What do you remember from high school? I went to an English boarding school – not entirely unlike Hogwarts: sweeping oak staircases, rugby on rainy days, prefects and houses (I was in Reckitt). Our maths teacher had a giant jar of aniseed balls and when it was someone’s birthday he would hand them out – sometimes with a sceptical look on his face.
I’m going to talk about learning. It will probably be the first time you have heard anyone talk about learning – oh, for sure you will have heard people use the word, but they will have been talking about education (by which I mean traditional approaches based on the ‘knowledge transfer’ paradigm).
I will talk instead about how people really learn, how different this is from education, and how AI gets involved. But let’s start with your school days…
I am going to take a guess at what you remember: I think you remember friends – I think you remember teachers (most likely the ones that terrified you or inspired you) – maybe you remember school dinners – certainly you remember your big achievements and terrible embarrassments. You most likely remember the practical exercises that you were made to do – school trips and cutting up frogs. My youngest daughter remembers dressing up in Victorian attire. You remember the things you reacted to.
This is a pretty good starting point, since you can see how it applies to you, your children and your dog (we are not so different after all). But what do you react to? Shall I talk about fly fishing or craft beers, of shoes and ships and sealing wax or cabbages and kings?
If you care about architecture and your friend cares about plants, you may sit side-by-side on a train journey and remember completely different things. Why is that?
But what happens to stuff we don’t care about?
In 1885 Hermann Ebbinghaus asked people to remember nonsense (XFT, GBW, HVZ – that sort of thing). He discovered that people forget nonsense very efficiently. On the other hand in 1969 psychologists Bower & Clark found that if you make unrelated words into a story, recall improved seven-fold!
We experience the world through our (affective) reactions to events around us. These stored emotional traces are what we call memories. They alter our behaviour, they fade over time, and they are used to conjure up stories and images of the things that we experienced – in a way which is always inaccurate and somewhat poetic.
We react to stories and to experiences (and also to simulations of experiences). If you wished to create a learning environment it would be filled with stories and challenges. It would allow you to find your way to the stories and challenges that move you most, and systematically build new cares upon the old. Your love for dance might blossom into expertise in choreography or costume design. Your passion for lego might be the foundation for your career as an architect. Our development is the process by which one concern builds on another – even if that is the excitement that your teacher conveys for their subject.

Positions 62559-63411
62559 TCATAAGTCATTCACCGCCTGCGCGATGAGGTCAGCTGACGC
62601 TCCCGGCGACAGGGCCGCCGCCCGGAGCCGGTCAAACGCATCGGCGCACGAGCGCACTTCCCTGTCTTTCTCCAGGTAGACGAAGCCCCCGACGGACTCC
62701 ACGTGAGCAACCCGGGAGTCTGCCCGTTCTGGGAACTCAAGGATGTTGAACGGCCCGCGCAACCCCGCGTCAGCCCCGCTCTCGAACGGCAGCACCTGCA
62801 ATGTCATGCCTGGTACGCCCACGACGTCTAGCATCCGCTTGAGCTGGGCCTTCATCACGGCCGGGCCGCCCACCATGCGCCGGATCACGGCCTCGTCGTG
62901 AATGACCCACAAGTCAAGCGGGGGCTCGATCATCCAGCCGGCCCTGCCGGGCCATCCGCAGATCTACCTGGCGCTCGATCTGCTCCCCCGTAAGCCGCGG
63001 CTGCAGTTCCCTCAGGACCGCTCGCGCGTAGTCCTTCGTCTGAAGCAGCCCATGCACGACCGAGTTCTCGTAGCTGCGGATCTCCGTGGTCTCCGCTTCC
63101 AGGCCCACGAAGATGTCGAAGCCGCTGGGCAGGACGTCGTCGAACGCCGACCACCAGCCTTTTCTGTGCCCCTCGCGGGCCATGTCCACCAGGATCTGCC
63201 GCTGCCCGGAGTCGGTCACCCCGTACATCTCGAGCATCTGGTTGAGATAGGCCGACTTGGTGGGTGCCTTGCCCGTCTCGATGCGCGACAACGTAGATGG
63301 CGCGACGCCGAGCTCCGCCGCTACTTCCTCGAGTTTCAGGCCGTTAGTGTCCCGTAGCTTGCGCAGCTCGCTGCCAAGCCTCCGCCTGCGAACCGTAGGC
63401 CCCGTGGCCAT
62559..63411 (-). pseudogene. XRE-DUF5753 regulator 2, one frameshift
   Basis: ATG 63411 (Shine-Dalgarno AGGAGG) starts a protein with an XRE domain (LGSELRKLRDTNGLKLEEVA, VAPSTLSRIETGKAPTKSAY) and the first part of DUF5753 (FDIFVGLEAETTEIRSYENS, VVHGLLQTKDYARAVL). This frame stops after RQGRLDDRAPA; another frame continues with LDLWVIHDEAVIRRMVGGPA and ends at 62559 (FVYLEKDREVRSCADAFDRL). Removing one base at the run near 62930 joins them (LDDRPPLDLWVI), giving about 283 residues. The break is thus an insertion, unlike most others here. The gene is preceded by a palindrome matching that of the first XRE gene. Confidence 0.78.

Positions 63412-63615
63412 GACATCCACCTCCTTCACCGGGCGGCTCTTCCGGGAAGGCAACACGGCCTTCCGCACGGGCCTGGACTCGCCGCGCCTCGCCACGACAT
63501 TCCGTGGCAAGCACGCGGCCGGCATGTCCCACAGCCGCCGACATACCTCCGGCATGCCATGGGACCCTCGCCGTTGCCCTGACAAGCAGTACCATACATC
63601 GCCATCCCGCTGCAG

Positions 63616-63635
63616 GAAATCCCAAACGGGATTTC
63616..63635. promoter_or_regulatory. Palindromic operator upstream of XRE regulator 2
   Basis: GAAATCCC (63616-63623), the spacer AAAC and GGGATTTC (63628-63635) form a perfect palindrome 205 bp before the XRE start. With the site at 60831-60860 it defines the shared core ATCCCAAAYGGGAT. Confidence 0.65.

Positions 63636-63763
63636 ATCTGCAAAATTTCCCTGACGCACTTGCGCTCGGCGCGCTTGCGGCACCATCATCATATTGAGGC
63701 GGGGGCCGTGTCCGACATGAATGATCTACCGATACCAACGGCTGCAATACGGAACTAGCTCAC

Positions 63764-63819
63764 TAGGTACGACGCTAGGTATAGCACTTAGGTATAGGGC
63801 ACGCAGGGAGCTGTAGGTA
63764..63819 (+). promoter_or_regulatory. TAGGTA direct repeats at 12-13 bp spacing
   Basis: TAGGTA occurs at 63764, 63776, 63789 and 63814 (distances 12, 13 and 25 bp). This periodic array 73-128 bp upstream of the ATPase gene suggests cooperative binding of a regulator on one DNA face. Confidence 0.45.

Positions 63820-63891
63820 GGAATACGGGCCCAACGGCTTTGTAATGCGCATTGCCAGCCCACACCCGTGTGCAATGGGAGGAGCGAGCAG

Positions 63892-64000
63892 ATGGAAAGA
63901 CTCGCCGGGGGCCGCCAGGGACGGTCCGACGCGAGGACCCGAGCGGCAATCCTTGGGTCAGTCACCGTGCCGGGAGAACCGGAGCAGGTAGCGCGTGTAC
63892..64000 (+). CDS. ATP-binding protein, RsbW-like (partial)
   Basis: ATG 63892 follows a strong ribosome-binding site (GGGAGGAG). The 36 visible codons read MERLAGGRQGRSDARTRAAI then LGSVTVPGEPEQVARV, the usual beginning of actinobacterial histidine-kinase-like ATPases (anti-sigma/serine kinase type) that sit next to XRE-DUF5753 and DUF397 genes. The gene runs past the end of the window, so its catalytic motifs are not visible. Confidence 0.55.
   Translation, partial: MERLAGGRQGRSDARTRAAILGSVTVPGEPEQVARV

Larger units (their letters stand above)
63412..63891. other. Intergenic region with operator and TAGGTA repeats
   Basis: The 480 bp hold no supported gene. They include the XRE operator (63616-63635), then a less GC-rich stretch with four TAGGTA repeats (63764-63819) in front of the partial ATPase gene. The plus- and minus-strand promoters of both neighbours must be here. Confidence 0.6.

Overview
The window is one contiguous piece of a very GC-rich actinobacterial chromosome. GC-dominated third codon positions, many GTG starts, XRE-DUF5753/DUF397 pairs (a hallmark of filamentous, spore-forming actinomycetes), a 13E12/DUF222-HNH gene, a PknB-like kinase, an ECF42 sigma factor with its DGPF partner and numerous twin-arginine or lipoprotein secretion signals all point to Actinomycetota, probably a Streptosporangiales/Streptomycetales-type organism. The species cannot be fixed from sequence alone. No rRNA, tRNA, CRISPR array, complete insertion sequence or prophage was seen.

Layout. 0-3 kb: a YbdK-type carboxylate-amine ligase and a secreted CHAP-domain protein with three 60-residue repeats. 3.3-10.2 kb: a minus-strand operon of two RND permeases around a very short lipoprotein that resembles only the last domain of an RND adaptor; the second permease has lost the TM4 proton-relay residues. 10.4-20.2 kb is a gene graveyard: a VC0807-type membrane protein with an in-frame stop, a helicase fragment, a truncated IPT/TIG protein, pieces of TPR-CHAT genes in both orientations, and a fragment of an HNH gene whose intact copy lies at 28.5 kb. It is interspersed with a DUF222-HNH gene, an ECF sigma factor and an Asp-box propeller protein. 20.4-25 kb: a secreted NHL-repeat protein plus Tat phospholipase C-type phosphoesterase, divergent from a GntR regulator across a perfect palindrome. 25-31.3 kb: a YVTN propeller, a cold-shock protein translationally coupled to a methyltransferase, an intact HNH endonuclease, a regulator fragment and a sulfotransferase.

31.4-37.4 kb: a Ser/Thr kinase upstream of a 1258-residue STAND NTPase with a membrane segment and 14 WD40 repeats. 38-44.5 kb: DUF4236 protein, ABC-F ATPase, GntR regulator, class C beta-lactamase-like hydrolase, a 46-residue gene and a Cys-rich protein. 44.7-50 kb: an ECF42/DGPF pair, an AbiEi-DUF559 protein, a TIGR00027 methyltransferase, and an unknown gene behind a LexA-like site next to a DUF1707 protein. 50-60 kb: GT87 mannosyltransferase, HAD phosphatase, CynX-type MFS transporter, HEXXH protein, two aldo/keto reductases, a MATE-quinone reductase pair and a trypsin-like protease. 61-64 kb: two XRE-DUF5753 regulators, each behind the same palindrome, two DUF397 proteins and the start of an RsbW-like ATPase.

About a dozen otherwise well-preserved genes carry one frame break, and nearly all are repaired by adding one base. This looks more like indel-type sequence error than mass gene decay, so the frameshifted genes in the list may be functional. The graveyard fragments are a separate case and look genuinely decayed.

So how does this relate to Artificial Intelligence? Can AI understand what matters to us? Can it tell stories or alter our experience of the world?
Today, everybody wants to talk about AI, but since they don’t understand learning they struggle to make sense of it: they know what traditional education looks like – little bits of content that we must memorise in order to obediently pass a test of some kind – little fretful episodes – and they imagine that AI will somehow become our taskmaster, spitting ever-smaller chunks of content at us, even as we try to get on with our lives. But this is silly.
In everyday life our learning is driven by the things that matter to us – how to get Brenda to like us, the best route for the school run, fitting in at work, spending our money wisely.
As people who work in learning (as opposed to people who work in education) we are there either to challenge people, or to help people with the challenges they already have.
It is hard to imagine how AI will challenge us. Perhaps at some point in the future AI will create challenges in a virtual world – much like the star trek holodeck – but this is a long way off.
AI can certainly help us with the challenges we have – but only if it knows enough about what we care about. It could tell us, for example, that Brenda is a fan of Harry Potter books and generally heads to the break room around 11:30 am. That would be useful information.
But sadly a lot of AI people are fixated on outdated models of education so it will likely be a long time before we see anything more helpful than Google, and in the meantime we are destined to endure another round of dreadful e-learning, just with a different marketing spin.
Might I suggest that if you are really interested in digital learning, you take a look at TikTok? If you don’t get distracted you will find it full of powerful stories and useful advice. The ‘addictiveness’ of it is precisely because it is good at figuring out what you care about, and suggesting related things to care about. It doesn’t look much like education – but then learning never does.
If you wanted to make a difference to the performance or experience of people in an organisation you would need to analyse their concerns and tasks - the things that they care about and the challenges they face
The easiest way to improve performance is with performance support - by providing resources that help people with the challenges they have. But this tends to reduce learning.
The only way to change people is to challenge them somehow, by creating experiences (even if only a story) that get a reaction. If you are just dumping content on people, you are merely doing education.